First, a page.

Hierarchical MnOx/ZSM-5 as Heterogeneous Catalysts in Conversion of Delignified Rice Husk to Levulinic Acid


Yuni Krisyuningsih Krisnandi(1*), Dita Arifa Nurani(2), Anastasia Agnes(3), Ralentri Pertiwi(4), Noer Fadlina Antra(5), Alika Rizki Anggraeni(6), Anya Prilla Azaria(7), Russell Francis Howe(8)

(1) Department of Chemistry, Faculty of Mathematics and Natural Sciences, Universitas Indonesia, Depok 1642, Indonesia
(2) Department of Chemistry, Faculty of Mathematics and Natural Sciences, Universitas Indonesia, Depok 1642, Indonesia
(3) Department of Chemistry, Faculty of Mathematics and Natural Sciences, Universitas Indonesia, Depok 1642, Indonesia
(4) Department of Chemistry, Faculty of Mathematics and Natural Sciences, Universitas Indonesia, Depok 1642, Indonesia
(5) Department of Chemistry, Faculty of Mathematics and Natural Sciences, Universitas Indonesia, Depok 1642, Indonesia
(6) Department of Chemistry, Faculty of Mathematics and Natural Sciences, Universitas Indonesia, Depok 1642, Indonesia
(7) Department of Chemistry, Faculty of Mathematics and Natural Sciences, Universitas Indonesia, Depok 1642, Indonesia
(8) Department of Chemistry, University of Aberdeen, Meston Walk, Aberdeen AB24 3UE, Scotland United Kingdom
(*) Corresponding Author


Hierarchical ZSM-5 zeolite was synthesized using a double template method using TPAOH and PDDA as templates, while microporous ZSM-5 was also prepared using only TPAOH as a template. The syntheses then were followed by impregnation with Mn(II) c.a. 2 wt.% and calcination at 550 °C to obtain MnOx/ZSM-5 zeolite catalysts. Extensive characterization of the zeolite catalysts was performed using XRD, SEM, AAS, EDX, FTIR and BET measurement. The characterization showed that hierarchical or mainly mesoporous ZSM-5 was successfully synthesized, having added features compared to the microporous counterpart. The catalysts then were used in conversion reaction of delignified rice husk to levulinic acid, a platform chemical. As a comparison, a certain amount of MnCl2.4H2O was used as a homogeneous catalyst in a similar reaction. The product of the reaction was separated and analyzed with HPLC. It showed that 8 h was the optimum condition for the conversion, with hierarchical MnOx/hi_ZSM-5 catalyst gave the highest amount of levulinic acid (%Y of 15.83%), followed by microporous MnOx/mi_ZSM-5 (%Y of 10%). The % yield of levulinic acid using homogeneous Mn(II) catalyst (%Y of 8.86%) gave more charcoal as a product. Meanwhile, the stability of the zeolite catalysts after the reaction has also been investigated, mainly by analyzing the FTIR spectra and EDX data of the used catalysts after separated and calcined at 550 °C. From the analysis, some of the silica and alumina are leached from the framework, as well as the manganese oxide due to acidic condition at the beginning of the reaction. Nevertheless, it can be concluded that the conversion took place as the interaction between the cellulose and either MnOx in zeolites or Mn2+ ions in the solution, with the support of porous ZSM-5 framework. Hierarchical system somehow assists the ZSM-5 structure stays intact.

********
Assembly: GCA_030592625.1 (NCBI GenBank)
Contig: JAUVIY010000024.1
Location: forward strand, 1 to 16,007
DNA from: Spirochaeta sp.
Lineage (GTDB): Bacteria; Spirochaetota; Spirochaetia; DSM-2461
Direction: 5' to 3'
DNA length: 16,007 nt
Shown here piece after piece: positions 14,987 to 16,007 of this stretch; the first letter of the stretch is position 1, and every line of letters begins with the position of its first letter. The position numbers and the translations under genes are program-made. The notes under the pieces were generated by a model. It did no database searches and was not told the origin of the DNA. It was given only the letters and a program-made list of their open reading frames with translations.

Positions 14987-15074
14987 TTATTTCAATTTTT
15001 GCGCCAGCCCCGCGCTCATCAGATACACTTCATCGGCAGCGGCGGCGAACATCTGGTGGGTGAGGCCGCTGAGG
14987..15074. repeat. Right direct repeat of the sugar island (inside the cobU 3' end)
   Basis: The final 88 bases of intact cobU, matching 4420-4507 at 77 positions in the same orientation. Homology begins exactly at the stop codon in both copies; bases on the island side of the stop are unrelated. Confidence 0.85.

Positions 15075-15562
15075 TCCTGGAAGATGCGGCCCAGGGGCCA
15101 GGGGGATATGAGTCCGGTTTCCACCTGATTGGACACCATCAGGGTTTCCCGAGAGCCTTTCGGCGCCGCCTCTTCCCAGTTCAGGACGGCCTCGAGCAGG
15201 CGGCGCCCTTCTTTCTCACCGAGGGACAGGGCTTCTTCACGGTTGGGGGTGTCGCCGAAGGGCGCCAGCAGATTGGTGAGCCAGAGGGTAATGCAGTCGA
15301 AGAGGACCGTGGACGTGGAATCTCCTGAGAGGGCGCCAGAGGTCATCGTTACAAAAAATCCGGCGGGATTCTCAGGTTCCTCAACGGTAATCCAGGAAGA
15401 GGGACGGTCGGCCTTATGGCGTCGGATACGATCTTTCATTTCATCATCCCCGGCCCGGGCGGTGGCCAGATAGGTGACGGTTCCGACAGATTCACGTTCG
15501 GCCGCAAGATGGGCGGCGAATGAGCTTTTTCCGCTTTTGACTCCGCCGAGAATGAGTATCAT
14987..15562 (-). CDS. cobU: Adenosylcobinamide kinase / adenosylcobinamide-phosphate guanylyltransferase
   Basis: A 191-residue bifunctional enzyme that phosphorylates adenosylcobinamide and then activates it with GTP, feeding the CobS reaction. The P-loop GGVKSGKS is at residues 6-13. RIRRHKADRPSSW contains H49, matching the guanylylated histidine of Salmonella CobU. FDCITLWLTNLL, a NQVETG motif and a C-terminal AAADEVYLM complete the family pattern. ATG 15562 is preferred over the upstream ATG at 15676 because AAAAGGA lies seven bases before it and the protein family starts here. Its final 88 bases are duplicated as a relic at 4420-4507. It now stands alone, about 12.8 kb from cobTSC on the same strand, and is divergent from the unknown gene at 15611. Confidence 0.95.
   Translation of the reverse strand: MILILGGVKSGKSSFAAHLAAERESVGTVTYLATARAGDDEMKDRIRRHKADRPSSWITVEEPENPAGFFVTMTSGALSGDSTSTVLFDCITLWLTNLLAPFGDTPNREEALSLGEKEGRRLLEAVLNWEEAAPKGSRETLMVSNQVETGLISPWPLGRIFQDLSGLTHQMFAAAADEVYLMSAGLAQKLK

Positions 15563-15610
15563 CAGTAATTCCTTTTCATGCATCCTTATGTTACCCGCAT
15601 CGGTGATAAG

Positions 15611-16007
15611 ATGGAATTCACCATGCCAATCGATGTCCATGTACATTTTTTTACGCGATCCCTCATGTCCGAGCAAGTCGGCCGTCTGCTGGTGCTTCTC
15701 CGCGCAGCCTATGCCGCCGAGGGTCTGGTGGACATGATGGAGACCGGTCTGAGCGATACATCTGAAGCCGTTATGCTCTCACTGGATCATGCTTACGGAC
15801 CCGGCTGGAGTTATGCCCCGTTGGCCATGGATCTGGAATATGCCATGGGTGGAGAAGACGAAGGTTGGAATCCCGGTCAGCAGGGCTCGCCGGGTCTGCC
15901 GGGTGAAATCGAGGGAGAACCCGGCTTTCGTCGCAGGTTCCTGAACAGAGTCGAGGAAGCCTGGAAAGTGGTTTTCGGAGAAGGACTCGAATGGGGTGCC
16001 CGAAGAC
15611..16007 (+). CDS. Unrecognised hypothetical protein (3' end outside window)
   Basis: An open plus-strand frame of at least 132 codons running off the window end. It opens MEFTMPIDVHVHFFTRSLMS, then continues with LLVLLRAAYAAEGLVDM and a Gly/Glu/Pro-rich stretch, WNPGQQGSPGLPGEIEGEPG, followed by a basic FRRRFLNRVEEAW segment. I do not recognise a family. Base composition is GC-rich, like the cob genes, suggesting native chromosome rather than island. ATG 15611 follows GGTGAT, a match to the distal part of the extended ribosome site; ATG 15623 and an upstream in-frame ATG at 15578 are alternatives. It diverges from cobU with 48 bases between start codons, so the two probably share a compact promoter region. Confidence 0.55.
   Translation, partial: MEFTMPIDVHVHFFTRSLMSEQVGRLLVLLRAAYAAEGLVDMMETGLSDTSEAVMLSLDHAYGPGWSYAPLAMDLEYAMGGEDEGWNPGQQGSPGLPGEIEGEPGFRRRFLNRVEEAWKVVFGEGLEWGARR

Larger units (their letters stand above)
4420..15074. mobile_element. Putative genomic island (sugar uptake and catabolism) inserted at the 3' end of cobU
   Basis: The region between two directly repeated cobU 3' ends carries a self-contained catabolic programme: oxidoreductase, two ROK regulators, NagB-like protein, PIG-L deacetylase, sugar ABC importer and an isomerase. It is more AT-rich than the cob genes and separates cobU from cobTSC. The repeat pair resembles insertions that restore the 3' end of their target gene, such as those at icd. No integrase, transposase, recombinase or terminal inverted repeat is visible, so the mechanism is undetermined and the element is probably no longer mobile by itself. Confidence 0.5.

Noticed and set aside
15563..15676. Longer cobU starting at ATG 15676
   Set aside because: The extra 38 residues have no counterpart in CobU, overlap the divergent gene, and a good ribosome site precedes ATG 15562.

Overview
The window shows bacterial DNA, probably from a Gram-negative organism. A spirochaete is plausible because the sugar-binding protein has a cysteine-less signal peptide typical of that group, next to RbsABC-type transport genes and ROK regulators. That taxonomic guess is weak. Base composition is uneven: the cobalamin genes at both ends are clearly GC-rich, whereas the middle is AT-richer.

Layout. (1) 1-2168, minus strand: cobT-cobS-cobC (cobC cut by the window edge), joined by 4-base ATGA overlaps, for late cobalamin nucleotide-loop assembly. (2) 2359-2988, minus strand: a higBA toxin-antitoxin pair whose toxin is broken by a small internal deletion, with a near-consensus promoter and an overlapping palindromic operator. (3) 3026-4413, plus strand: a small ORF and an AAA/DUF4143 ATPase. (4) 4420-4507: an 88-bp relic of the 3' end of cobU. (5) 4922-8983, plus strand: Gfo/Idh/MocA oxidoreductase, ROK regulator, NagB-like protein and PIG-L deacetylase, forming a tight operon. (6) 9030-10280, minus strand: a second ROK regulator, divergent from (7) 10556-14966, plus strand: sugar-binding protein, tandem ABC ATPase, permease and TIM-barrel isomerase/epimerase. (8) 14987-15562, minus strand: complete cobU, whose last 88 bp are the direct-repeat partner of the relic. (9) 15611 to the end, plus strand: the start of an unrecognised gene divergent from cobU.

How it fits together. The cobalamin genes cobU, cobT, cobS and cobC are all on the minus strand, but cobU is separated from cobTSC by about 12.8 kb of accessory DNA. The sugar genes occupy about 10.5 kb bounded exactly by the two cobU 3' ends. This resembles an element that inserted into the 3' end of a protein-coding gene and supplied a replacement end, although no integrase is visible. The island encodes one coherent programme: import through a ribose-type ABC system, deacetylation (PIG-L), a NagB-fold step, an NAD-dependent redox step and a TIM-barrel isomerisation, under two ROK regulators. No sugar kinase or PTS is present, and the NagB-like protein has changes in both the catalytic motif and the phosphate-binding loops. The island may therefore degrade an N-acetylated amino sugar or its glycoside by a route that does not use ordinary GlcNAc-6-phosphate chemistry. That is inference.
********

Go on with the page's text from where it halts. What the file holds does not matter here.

hierarchical ZSM-5; biomass conversion; levulinic acid; rice husk cellulose; catalyst stability

Full Text:

Full Text PDF


[1] Fukuoka, A., and Dhepe, P.L., 2006, Catalytic conversion of cellulose into sugar alcohols, Angew. Chem., 45 (31), 5161–5163.

[2] Corma, A., Huber, G.W., Sauvanaud, L., and O’Connor, P., 2007, Processing biomass-derived oxygenates in the oil refinery: Catalytic cracking (FCC) reaction pathways and role of catalyst, J. Catal., 247 (2), 307–327.

[3] Wang, L., Zhang, Z., Yin, C., Shan, Z., and Xiao, F.S., 2010, Hierarchical mesoporous zeolites with controllable mesoporosity templated from cationic polymers, Microporous Mesoporous Mater., 131 (1-3), 58–67.

[4] Hendriks, A., and Zeeman, G., 2009, Pretreatments to enhance the digestibility of lignocellulosic biomass: a review, Bioresour. Technol., 100 (1), 10–18.